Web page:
A slumping Hong Kong dollar, a product of recent USD weakness, is adding fuel to the rally, by making the city’s shares cheaper in other currencies, while inflating the value of Chinese companies’ yuan-denominated earnings.
USDSGD extended Friday’s rebound off the 1.3000 psychological support, gaining back to 1.3100 earlier today. The currency pair has declined for seven straight weeks, and is due for a pullback, amid signs of it being oversold indicated by its relative strength index. A rebound back up to 1.3200 is possible over coming week.
Over the longer term, the bias for USDSGD continues to remain to the downside; the next support can be found at 1.2830 – a significant level, having been a past resistance in 2013 and 2014.
The SGD has been trading nearer towards the stronger end of its trade weighted basket for several months, with a modest tightening at the April MAS meeting expected.
AUDUSD failed to hold above the key 0.8100 handle, retreating back below it earlier today following a recovery in the USD. Strong resistance continues to remain at 0.8125. A pull back to the 0.8000 handle is likely after the currency pair’s recent rally from 0.7500 since December.
Analysts are continuing to stick with their bearish outlook for the Australian dollar, according to Bloomberg news. Factors such as falling iron ore prices, a gradual but discernible deceleration in Chinese growth and widening interest-rate differentials between Australia and the US are expected to contribute to AUDUSD’s decline in the future.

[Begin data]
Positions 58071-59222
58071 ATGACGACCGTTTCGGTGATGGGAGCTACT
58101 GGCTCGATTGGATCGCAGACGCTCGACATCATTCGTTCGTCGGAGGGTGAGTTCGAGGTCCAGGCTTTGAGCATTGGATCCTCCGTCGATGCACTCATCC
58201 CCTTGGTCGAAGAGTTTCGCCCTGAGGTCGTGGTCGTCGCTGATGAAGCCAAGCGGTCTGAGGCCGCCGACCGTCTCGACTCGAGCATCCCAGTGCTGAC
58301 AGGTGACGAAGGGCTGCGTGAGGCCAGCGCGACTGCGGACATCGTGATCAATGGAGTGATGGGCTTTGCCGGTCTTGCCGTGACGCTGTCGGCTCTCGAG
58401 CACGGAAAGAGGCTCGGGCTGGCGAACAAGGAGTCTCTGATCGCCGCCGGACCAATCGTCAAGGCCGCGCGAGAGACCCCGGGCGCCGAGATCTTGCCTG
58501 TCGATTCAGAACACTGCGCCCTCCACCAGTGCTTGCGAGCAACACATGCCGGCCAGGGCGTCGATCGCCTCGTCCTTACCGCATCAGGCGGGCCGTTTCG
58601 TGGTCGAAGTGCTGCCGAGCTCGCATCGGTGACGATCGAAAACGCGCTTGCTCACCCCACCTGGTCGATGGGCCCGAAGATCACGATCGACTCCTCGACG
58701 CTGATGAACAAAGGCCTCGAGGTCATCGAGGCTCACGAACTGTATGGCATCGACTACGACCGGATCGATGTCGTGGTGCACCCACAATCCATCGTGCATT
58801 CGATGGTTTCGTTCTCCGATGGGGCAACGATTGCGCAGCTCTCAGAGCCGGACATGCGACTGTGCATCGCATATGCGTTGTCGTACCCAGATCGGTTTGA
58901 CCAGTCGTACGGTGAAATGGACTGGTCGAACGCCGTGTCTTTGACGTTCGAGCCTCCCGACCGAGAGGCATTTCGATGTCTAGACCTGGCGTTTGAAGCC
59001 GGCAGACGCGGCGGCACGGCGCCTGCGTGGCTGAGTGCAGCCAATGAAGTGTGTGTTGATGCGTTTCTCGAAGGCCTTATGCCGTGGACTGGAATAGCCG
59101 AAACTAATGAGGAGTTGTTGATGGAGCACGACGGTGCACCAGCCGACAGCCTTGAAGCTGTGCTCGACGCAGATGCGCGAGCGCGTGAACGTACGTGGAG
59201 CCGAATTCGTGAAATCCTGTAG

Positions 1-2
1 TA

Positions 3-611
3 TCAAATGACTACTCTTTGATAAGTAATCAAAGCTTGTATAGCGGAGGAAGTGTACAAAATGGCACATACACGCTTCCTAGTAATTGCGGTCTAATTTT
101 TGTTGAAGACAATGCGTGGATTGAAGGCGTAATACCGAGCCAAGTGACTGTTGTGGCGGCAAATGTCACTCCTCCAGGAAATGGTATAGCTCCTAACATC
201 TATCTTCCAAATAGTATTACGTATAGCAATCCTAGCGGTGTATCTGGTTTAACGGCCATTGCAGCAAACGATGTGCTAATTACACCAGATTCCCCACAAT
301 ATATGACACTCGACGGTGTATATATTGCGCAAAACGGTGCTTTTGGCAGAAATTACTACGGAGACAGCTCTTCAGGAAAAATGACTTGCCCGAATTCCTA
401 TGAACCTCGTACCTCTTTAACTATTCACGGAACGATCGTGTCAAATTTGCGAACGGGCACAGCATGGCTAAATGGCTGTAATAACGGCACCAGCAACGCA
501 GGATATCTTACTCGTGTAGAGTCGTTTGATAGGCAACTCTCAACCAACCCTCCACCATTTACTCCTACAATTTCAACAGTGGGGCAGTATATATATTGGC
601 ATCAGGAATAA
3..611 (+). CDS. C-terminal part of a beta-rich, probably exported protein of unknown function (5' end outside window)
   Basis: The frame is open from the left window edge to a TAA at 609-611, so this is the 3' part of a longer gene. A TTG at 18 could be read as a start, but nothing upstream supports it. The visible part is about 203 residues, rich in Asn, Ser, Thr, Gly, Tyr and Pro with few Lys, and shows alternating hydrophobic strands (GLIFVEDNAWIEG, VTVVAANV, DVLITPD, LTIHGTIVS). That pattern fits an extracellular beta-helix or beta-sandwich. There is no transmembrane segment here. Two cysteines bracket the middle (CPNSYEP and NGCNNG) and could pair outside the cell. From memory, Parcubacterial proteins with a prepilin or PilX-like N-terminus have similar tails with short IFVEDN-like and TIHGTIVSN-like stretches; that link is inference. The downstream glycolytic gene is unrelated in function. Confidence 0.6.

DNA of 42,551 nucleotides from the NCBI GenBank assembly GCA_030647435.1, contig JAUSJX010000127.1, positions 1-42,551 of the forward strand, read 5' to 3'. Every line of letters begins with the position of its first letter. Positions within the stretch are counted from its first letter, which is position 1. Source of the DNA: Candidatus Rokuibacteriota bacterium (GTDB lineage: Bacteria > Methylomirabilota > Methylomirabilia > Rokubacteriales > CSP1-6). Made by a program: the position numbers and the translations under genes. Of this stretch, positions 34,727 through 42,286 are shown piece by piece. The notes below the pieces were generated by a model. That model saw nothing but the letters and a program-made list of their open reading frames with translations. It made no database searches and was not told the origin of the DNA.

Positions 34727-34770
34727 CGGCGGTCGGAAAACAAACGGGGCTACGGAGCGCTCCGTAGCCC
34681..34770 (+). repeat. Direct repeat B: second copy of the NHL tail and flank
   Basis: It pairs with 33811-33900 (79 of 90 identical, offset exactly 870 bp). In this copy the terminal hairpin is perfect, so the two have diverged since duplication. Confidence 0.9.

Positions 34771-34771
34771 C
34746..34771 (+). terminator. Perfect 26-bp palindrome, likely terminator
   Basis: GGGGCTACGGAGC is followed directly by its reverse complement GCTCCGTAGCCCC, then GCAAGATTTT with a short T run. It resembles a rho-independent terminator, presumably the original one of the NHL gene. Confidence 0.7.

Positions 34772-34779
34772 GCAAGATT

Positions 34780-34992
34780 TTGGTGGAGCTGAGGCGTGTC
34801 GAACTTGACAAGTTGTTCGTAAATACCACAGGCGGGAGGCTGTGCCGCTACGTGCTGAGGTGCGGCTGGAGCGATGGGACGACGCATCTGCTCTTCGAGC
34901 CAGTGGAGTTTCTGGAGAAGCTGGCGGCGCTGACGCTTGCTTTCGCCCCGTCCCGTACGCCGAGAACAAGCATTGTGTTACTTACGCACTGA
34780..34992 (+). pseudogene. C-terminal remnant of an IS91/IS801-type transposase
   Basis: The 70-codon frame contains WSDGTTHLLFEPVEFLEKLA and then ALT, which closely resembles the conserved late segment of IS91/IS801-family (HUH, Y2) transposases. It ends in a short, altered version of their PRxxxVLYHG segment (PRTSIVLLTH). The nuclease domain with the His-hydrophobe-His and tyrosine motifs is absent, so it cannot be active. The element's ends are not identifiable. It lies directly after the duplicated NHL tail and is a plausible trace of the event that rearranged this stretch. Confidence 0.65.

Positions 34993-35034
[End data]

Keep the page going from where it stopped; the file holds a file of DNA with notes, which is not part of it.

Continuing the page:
USDCAD continues to be supported above its 1.2300 handle, even as crude oil continues to edge higher Monday. The FX pair is expected to trend sideways over the near term, between the range of 1.2300 and 1.2600.
2 weeks after breaking below the important 6.4436 support, USDCNH seems to have found some support at tis 6.3000 handle, rebounding off the level last Thursday. Offshore yuan is currently trading near at its strongest level against the USD since the PBOC devalued the yuan in August 2015.
Momentum remains firmly to the downside, with the currency pair last week closing below its 200-week average for the third consecutive week – the first time it has done so since July 2015.
The yen declined after the BOJ downplayed Governor Kuroda’s comments on improving inflation, clarifying that Kuroda wasn’t revising the inflation outlook when he said in Davos last week that consumer prices are finally moving close to the 2% target. The key support remains at 107.50.
GBPUSD resumed its retreat from a post-Brexit referendum high reached last week. Having risen by as much as 6% over the past 2 weeks, some correction is expected for the currency pair. A pull back to the 1.4000 is likely this week.